|Lottery luck? McHale more excited about core|
|Written by Admin|
|Friday, 18 April 2008 00:17|
Yes, those draft prospects are exciting, said Kevin McHale, but not as much as this team's 20-something core. He warned of the danger of pinning further development on a bunch of pingpong balls.
``If you're waiting on that, that's like going into the bingo parlor and putting your finger on 'B-12' hoping it hits,'' said Minnesota's vice president of basketball operations.
The marketing department is a bit more enthused.
Fans have been offered a limited-time opportunity to buy $1-per-game season tickets, if the Timberwolves land the top pick when the NBA draws on May 20. Even a lower number in the draft, seven at worst, will yield the corresponding per-game price for the first 500 customers to commit.
McHale and the rest of his front-office cronies must use their own creativity this summer to supplement this intriguing but still-raw group led by 23-year-old big man Al Jefferson.
After pushing the reset button on team progress by trading perennial All-Star Kevin Garnett, the Wolves went 22-60 in a get-to-know-you kind of year that offered some promise - namely two last-second defeats by Boston and a pair of victories over Phoenix - but plenty of blowout losses and fourth-quarter collapses.
While lamenting the frustration of a 4-29 start and the sting of so much losing, McHale spoke optimistically about the potential and the character of Randy Foye and Corey Brewer and Ryan Gomes and the rest of the 25-and-under crew.
At his wrapup news conference on Thursday, McHale insisted that young NBA teams are more able to make significant annual jumps in the standings now - similar to the NFL's hopeful environment.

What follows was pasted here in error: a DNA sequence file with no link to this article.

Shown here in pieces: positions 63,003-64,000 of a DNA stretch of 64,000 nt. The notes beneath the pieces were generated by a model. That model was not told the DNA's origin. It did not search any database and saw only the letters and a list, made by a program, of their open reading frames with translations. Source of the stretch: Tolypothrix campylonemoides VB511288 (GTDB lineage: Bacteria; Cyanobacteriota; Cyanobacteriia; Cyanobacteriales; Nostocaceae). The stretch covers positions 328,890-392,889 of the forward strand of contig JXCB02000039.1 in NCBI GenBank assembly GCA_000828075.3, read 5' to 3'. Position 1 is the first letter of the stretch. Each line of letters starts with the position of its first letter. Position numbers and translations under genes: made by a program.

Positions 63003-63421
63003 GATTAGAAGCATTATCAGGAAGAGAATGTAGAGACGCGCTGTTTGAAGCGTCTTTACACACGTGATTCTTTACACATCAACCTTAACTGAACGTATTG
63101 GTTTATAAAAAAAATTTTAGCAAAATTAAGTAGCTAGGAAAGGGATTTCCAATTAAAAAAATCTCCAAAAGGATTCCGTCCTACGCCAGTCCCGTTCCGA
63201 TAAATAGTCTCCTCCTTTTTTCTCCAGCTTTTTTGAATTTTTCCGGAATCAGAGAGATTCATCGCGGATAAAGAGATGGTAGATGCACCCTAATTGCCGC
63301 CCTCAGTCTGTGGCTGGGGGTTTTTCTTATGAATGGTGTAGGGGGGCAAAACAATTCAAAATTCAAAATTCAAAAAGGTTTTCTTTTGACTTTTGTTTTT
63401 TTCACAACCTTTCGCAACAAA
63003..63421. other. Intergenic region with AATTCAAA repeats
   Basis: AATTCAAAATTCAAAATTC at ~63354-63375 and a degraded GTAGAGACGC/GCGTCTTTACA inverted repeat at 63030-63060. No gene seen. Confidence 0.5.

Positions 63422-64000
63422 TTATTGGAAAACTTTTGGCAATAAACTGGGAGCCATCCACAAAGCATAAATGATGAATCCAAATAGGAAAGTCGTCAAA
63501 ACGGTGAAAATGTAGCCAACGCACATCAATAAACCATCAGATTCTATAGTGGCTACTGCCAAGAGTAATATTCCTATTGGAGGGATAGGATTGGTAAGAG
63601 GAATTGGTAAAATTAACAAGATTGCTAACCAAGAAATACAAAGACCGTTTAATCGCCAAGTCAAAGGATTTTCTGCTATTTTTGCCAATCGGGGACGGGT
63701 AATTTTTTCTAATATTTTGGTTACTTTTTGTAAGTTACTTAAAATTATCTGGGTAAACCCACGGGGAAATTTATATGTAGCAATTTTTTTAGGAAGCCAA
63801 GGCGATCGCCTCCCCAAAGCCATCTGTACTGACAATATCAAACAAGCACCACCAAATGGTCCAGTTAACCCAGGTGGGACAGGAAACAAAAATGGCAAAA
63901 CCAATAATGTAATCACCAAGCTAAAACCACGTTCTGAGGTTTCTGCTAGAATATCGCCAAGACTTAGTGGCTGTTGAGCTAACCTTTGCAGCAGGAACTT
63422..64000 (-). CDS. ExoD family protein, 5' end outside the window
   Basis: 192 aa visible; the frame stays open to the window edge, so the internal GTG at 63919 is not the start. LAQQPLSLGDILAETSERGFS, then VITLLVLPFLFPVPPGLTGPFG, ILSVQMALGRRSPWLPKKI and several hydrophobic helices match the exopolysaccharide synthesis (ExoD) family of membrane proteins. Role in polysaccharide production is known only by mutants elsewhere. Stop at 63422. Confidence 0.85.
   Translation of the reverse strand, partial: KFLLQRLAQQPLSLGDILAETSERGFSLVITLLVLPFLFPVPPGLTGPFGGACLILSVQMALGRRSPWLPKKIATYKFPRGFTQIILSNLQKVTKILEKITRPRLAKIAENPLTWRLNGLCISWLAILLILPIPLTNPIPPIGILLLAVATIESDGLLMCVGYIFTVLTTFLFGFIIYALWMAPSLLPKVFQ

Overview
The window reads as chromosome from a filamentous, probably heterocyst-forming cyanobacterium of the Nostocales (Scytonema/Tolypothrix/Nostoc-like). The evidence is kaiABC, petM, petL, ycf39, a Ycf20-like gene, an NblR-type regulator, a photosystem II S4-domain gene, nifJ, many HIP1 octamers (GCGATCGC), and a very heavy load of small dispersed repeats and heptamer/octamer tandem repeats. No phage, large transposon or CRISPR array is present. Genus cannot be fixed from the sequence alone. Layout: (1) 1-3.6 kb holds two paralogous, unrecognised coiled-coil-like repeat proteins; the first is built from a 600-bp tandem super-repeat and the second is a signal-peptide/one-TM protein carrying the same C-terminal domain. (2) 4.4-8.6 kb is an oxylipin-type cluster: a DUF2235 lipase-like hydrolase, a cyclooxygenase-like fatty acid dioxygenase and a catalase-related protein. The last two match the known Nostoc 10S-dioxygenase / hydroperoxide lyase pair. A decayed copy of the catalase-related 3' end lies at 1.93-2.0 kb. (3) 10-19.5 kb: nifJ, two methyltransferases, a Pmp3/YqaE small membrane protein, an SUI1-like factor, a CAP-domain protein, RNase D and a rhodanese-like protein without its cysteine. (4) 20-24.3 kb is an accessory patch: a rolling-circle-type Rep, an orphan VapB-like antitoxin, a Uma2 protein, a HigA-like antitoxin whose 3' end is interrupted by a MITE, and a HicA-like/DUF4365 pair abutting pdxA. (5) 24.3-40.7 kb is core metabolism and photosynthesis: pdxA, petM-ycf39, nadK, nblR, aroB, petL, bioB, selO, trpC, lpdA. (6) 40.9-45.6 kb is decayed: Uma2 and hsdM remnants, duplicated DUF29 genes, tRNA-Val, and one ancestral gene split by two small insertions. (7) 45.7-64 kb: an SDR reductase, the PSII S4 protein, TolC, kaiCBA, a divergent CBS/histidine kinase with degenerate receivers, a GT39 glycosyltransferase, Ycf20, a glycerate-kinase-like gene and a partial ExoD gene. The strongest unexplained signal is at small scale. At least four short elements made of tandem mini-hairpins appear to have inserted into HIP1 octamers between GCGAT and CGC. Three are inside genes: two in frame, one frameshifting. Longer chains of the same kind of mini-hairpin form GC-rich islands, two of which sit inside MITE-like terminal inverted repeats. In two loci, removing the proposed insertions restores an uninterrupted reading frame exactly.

Asked whether a 20-win improvement in 2008-09 was a realistic expectation, McHale responded, ``I think we should next year,'' offering that on a condition of the avoidance of major injuries.
Later, coach Randy Wittman was more cautious about that lofty goal.
``How many teams over the course of history make 20-game jumps? If it was easy, a lot more teams would have done it,'' Wittman said. ``That's a lot of games. I'm not saying we can't do it, but let's see what our team is, what kind of draft pick we get, who we're able to re-sign, and who we might be able to sign to add to this group.''
Minnesota finished the season with nine of 14 players under 25, but five of them - Gomes, Chris Richard, Craig Smith, Kirk Snyder and Sebastian Telfair - can become restricted free agents in July. So there will probably be a few more roster spots to turn over before training camp.
``The good thing about it is we played well, we know guys strengths and weaknesses, and we know where we fit in as a team,'' Gomes said, expressing a desire to return. ``So coming into next year's training camp, it should be much easier, much more fluid.''
On other subjects:
- Foye, who didn't debut until late January because of a kneecap problem, averaged 20.3 points over the past seven games. ``He in the last two weeks finally to me started hitting some form of stride, where you could see him being more aggressive, getting lower with the ball, attacking,'' McHale said.
- Neither McHale nor Wittman would divulge the order, but the Wolves have prioritized their restricted free agents and plan to match any offers made by other teams to their favorites. Gomes is likely at or near the top of that list. ``He's a guy that we definitely want to bring back,'' McHale said.
- Down the stretch, Jefferson played almost exclusively at the center position and Gomes became the primary power forward. The team would like to limit that next season and ideally add a true center. ``But there's still versatility. They're both two position players, which is really good to have,'' McHale said.
- Wittman's career coaching record, including two seasons in Cleveland, dropped to an embarrassing 96-192. ``I don't see any change coming unless you know something I don't know,'' McHale said, later adding: ``I think Randy's growing as a coach, and that's what you've got to do.''
- Finally, McHale offered no hint that he's anywhere near ready to retire, mentioning several times his appreciation of these new players and their attitude throughout a challenging season. ``I want this team to be in really good shape. I want this team to be competitive, going for the playoffs, and trying to put a championship-caliber team together that can make a run and keep it together,'' McHale said.